Cheshire Financial Planning System has a few areas where it doesn't quite measure up to the other applications we tested. As mentioned, there are no direct links to online research services, so you'll have to subscribe on your own, then cut and paste data into the application. We also found the user interface a bit plain, and integration between the modules is not as tight as with most of the other applications reviewed.

None of these is a deal-breaker. If you need to acquire a basic financial planning system on a budget, Cheshire's modular approach may allow you to get started economically.

Ibbotson Portfolio Strategist System

Ibbotson has become a well-known name in financial planning software and resources. So well-known, in fact, that earlier this year it was acquired by Morningstar, one of the premier sources of data in the investing industry. At the moment, Ibbotson's Portfolio Strategist System is still being sold. At some time in the future, however, it's quite possible that the product will undergo a name change, or will become integrated or incorporated into this vendor's product line-up. Given Portfolio Strategist's popularity in the industry, and the number of existing users, it still makes sense for many financial planners to consider the software.

Many of the asset allocation applications that we tested are part of a modular financial planning system, as is the Portfolio Strategist. You can buy just the asset allocation module, and other modules that fit your particular practice. The Portfolio Strategist, which includes the fund optimizer module and is the module that actually performs the asset allocation process, is named the same as the overall system. The overall Portfolio Strategist System includes these two modules, a security classifier module, a fund strategist and an analyst module. If you decide to buy extra modules after your initial purchase, the installation creates a seamless integration between the older modules and the new ones being installed.

We found the user interface very easy to understand and use. Tasks are organized into groups and displayed in a set of vertical tabs on the left side of the screen. Clicking on a tab changes the horizontal tabs being displayed to present what operations are available in that task group. Portfolio Strategist uses Monte Carlo simulations and the Efficient Frontier model to perform investment projections, and makes it easy to set multi-tier goals to accommodate different investing strategies in different goal areas. The application has extensive reporting options that incorporate jazzy graphics, including Word files and even a PowerPoint presentation.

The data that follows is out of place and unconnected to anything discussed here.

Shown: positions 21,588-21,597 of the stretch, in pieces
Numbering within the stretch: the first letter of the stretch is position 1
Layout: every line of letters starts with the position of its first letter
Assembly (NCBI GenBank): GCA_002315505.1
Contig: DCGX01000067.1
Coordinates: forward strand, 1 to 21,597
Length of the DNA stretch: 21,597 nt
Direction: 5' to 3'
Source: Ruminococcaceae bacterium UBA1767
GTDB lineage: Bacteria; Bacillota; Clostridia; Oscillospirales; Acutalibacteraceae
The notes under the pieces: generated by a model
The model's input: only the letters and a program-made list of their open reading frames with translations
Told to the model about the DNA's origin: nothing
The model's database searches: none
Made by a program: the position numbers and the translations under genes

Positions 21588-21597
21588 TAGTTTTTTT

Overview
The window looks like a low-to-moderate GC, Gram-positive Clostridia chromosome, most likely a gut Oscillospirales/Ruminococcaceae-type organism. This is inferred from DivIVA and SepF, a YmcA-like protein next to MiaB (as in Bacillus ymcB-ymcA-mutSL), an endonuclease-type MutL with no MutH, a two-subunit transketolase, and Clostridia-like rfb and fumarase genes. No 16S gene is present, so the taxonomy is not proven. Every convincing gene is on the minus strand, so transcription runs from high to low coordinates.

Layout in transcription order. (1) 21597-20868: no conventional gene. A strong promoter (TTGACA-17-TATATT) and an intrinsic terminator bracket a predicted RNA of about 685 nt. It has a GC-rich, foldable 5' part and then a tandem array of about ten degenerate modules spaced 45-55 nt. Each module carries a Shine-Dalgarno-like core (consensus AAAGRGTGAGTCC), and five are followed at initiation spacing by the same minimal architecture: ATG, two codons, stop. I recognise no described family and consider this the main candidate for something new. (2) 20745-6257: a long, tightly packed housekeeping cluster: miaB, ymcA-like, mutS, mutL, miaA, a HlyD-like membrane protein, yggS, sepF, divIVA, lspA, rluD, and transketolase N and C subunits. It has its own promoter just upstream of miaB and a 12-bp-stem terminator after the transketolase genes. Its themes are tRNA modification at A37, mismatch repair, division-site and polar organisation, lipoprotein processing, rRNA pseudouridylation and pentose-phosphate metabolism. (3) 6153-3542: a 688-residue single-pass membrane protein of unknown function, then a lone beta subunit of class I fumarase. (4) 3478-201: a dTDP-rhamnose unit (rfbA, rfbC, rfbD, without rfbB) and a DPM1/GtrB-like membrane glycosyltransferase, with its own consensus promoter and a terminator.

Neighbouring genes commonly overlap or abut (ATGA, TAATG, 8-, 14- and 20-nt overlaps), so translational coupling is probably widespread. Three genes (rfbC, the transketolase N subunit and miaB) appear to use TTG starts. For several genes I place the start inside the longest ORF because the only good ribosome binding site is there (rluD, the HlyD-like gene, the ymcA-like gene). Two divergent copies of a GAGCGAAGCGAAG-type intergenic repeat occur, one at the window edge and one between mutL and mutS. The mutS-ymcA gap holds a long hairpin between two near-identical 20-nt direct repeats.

The basic Portfolio Strategist system is very affordable at $695 per year. Adding other modules ups the ante, but also provides additional capabilities. To really be usable, you'll also have to add database subscriptions. Still, for many financial planning practices, the outlay will be very worthwhile.

Total Planning System

Money Tree's Total Planning System is the vendor's premier product. It also offers the Silver Planning System and a set of the modules that make up the Total Planning System. Since the Total Planning System is priced starting from $850, it probably represents the best value. TPS incorporates both goal- and cash-flow-based planning models, and has Monte Carlo simulations for modeling predicted returns.